Objectives: Little is known about the very long-term cognitive outcome in patients with childhood-onset epilepsy. The aim of this unique prospective population-based cohort study was to examine cognitive outcomes in aging participants with childhood-onset epilepsy (mean onset age = 5.3 years) five decades later (mean age at follow-up = 56.5 years). Methods: The sample consisted of 48 participants with childhood-onset epilepsy and 48 age-matched healthy controls aged 48-63 years. Thirty-six epilepsy participants were in remission and 12 continued to have seizures. Cognitive function was examined with 11 neuropsychological tests measuring language and semantic function, episodic memory, and learning, visuomotor function, executive function, and working memory. Results: The risk of cognitive impairment was very high in participants with continuing seizures; odds ratio (OR) = 11.7 (95% confidence interval [CI] (2.8, 49.6), p = .0008). They exhibited worse performances across measures of language and semantic function, and visuomotor function compared to participants with remitted epilepsy and healthy controls. In the participants with remitted epilepsy, the risk of cognitive impairment was somewhat elevated, but not statistically significant; OR = 2.6 (95% CI [0.9, 7.5], p = .08).Conclusions: Our results showed that the distinction of continued versus discontinued seizures was critical for determining long-term cognitive outcome in childhood-onset epilepsy. Few participants in remission exhibited marked cognitive impairment compared to age-matched peers. However, a subgroup of participants with decades long active epilepsy, continuous seizure activity and anti-epileptic drug (AED) medication, showed clinically significant cognitive impairment and are thus in a more precarious position when entering older age.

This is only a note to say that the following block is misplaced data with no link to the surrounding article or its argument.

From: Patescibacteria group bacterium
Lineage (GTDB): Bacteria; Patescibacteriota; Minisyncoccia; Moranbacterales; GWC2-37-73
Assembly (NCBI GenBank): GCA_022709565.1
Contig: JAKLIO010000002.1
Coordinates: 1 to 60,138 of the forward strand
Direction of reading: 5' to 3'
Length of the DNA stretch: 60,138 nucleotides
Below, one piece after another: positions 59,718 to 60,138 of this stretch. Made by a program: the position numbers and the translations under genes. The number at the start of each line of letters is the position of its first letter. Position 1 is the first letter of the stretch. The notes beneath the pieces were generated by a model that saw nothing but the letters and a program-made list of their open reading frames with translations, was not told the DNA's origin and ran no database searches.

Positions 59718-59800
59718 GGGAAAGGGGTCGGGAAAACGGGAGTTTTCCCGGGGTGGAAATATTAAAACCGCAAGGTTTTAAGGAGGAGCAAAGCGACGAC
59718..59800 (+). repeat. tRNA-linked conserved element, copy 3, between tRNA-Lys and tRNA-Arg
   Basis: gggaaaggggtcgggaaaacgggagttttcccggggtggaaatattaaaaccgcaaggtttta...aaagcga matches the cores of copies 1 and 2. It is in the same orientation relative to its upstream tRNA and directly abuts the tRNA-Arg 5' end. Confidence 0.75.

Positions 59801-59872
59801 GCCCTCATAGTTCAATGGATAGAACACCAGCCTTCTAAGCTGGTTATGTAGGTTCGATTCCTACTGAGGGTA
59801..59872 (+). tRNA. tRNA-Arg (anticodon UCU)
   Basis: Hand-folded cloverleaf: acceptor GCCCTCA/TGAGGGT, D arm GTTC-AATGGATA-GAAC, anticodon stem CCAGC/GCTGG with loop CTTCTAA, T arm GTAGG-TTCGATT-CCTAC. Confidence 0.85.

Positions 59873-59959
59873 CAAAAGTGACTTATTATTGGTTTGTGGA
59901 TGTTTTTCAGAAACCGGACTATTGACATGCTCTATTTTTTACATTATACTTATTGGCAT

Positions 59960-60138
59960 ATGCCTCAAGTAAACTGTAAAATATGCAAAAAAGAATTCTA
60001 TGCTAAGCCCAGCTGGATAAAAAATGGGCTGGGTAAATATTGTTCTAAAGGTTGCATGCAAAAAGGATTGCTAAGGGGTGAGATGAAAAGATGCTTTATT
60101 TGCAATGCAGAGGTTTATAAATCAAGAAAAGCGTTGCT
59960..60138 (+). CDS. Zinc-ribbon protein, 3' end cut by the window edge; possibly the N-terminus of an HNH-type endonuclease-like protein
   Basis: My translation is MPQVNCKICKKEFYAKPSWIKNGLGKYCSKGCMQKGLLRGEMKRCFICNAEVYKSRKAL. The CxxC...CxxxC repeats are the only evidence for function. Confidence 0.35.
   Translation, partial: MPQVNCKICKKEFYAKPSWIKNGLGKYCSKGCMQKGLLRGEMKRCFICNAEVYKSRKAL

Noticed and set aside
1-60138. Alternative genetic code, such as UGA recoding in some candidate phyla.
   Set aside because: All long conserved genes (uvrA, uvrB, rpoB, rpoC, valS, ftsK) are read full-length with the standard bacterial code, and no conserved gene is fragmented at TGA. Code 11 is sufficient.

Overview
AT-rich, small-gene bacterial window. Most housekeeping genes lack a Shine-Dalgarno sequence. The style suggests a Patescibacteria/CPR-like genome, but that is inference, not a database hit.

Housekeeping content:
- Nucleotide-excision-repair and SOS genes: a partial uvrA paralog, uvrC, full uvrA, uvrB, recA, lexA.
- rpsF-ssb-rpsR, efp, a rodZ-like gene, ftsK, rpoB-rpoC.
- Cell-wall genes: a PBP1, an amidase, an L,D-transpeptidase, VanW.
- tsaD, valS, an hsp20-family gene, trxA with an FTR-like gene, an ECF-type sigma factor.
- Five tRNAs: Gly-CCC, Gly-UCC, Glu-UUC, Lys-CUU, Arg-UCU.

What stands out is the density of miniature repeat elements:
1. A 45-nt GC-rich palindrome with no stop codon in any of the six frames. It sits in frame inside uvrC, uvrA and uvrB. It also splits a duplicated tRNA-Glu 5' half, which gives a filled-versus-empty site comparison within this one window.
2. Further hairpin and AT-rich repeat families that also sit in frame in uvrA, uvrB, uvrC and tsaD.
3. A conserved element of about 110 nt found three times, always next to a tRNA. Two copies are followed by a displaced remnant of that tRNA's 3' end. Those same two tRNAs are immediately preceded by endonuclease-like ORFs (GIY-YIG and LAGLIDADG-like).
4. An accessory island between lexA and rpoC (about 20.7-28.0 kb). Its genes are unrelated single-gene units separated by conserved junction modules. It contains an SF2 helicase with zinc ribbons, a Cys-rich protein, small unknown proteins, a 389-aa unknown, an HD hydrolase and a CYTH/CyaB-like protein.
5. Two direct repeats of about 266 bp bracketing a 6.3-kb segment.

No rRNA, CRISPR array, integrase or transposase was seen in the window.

|Tidskrift||Journal of the International Neuropsychological Society|
|Status||Publicerad - 2017|
- Semantic function
- Visuomotor function